Applied Remote Technology (ART) has been developing autonomous underwater vehicles since the early 1980's. This maturing technology can now provide economical solutions to a variety of subsea tasks in the offshore oil industry. Low-drag, untethered, self-powered vehicles allow faster transit speeds and independence from surface support ships and weather conditions. This equates to significant reductions in operational costs when compared to tethered ROV operations for most large-area jobs. A gradual transition is presented for gaining independence from the present-day man-in- the-loop control. A future is explored in which AUVS will be deployed from an operations base to "go do their jobs" and return, without requiring the expense of full-time operators or support vessels AUV design concepts are presented for pipeline inspection, site bathymetry survey, and geophysical exploration. This paper concludes by describing the enhanced A UV capabilities that will soon be available with large-area Laser viewing sensors and Iong-endurance aluminum-oxygen fuel cell power systems.


Government and industry research has developed a variety of autonomous undersea vehicles (AUVS) to perform subsea tasks free of bulky tether cables. This paper discusses the existing capabilities and realistic work potential for the 21 -inch diameter AUV, known as XP-21, shown in Figure 1. This AUV has been refined and upgraded during four years of operational dives in the ocean off San Diego deployed from its support vessel, shown in Figure 2. AUV engineers apply proven remotely operated vehicle (ROV) technologies and experience to evolve tetherless vehicles with new capabilities AUVS are now ready to demonstrate their cost advantages offshore.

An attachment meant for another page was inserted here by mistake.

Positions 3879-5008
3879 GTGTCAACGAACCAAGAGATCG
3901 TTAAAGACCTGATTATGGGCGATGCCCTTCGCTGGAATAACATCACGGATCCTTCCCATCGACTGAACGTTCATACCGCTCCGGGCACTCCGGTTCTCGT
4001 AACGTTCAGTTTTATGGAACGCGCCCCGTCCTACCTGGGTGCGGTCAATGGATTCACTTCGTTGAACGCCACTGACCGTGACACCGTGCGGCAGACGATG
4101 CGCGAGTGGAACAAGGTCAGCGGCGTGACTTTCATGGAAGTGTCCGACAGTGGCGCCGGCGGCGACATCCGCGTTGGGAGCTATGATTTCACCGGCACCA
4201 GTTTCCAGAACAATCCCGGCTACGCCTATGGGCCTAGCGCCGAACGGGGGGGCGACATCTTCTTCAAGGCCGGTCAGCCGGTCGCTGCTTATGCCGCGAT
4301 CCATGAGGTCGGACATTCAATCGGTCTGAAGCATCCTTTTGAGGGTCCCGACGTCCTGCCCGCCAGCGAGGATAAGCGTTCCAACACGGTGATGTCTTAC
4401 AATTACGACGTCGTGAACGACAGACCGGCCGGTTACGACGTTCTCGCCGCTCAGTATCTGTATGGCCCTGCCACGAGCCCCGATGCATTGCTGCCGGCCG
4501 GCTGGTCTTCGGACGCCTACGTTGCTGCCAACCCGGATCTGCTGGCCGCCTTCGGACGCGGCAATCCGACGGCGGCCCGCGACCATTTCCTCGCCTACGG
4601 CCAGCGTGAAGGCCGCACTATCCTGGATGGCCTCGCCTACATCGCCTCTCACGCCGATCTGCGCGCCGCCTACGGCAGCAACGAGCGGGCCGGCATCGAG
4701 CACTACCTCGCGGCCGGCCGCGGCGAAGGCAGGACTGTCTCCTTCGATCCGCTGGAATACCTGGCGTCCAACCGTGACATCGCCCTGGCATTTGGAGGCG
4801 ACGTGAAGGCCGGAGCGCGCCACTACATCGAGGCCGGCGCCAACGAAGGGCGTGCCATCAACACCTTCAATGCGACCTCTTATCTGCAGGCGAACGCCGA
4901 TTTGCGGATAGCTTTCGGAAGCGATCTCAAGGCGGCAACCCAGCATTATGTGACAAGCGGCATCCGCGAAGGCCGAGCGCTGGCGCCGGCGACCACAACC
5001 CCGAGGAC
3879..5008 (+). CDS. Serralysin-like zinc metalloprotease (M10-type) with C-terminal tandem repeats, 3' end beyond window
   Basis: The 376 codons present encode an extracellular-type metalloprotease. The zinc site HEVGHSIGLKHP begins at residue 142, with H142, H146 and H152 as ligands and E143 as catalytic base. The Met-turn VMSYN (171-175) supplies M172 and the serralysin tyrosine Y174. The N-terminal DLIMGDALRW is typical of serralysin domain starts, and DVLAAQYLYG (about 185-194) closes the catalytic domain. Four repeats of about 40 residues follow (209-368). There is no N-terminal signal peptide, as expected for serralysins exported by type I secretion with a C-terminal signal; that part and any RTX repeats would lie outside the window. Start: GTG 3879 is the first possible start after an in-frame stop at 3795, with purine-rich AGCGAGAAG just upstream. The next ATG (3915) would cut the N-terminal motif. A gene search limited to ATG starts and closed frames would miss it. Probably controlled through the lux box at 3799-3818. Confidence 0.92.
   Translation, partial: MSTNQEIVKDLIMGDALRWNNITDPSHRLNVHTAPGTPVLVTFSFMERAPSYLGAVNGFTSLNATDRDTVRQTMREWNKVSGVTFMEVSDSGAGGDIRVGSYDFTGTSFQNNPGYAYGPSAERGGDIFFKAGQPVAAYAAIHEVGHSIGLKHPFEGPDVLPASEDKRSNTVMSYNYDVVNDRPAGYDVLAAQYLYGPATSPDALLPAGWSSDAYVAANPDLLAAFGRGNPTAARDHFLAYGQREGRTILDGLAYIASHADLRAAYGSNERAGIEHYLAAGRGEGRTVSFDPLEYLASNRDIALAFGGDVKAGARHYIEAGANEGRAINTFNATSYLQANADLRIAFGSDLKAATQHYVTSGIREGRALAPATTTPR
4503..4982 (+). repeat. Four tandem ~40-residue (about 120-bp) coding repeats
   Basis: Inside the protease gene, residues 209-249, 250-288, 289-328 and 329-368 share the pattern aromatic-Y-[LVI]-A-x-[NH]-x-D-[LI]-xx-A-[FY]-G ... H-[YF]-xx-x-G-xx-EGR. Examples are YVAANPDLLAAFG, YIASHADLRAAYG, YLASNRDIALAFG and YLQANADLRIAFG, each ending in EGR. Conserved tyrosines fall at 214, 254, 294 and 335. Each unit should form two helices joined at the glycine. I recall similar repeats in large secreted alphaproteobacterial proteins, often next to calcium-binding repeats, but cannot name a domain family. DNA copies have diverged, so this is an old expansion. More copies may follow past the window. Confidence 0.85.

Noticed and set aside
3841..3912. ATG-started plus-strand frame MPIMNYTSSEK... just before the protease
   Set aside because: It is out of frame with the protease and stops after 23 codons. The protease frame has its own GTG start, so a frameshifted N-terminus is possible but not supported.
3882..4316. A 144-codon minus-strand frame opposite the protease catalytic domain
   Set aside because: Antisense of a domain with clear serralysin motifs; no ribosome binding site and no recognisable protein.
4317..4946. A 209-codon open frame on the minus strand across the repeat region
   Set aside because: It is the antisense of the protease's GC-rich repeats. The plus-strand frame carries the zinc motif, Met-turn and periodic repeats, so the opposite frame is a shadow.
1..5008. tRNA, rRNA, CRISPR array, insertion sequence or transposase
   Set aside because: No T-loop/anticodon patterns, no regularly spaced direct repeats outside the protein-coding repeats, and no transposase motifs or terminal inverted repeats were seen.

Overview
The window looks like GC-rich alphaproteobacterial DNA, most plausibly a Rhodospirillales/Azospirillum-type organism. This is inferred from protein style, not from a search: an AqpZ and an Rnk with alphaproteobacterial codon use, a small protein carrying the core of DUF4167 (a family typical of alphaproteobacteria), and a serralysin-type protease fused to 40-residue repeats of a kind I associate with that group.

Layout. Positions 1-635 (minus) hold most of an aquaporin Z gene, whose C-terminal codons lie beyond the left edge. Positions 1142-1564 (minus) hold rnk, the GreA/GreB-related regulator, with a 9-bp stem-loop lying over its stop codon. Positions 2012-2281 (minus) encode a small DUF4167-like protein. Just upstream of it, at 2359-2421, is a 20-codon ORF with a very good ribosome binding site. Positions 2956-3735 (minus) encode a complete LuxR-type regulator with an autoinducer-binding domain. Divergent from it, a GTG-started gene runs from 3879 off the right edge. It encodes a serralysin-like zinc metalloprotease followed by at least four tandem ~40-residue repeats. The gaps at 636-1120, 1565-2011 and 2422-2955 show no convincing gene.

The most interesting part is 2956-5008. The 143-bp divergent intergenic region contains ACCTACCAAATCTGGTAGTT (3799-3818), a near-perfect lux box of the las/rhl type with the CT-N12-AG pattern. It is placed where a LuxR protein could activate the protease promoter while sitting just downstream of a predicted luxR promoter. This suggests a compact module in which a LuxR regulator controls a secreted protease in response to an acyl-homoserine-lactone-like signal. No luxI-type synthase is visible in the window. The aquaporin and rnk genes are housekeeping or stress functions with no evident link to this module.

AUVS are independent of surface support and can transit faster than ROVS, thus requiring reduced vessel time and crew. The lack of a heavy tether to power an AUV eliminates expensive and high maintenance cable handling equipment. With its optimized low-drag shape and no cable drag, the XP- 21 AUV can propel itself at 6 knots with only 2 horsepower of thrust. Without any physical connection to the vehicle, the surface vessel's navigation watch circle is more relaxed and the submerged vehicle is not jerked or towed astray by the tether. An AUV can maneuver freely under acoustic control with a large horizontal offset from the operator. Below the surface, vehicle operations do not need to be interrupted due to bad weather because the AUV is unaffected by wind and sea conditions. The freedom from tethers also allows faster transits and surveys, independent of water depth, for more time-efficient project completions. Another advantage of AUVS over ROVS is their increased level of automation that requires only supervisory operator control. AUV operations require fewer crew members because they are less fatiguing for pilots; and the overall job success is less dependent on operator skills. Once operational experience builds trust in AUVS, many tasks will be performed without the need for costly surface vessel support or personnel. For even greater cost savings, AUVS, alone or in "teams" will begin and end their dives from multi-function surface vessels, offshore platforms, or shore facilities.

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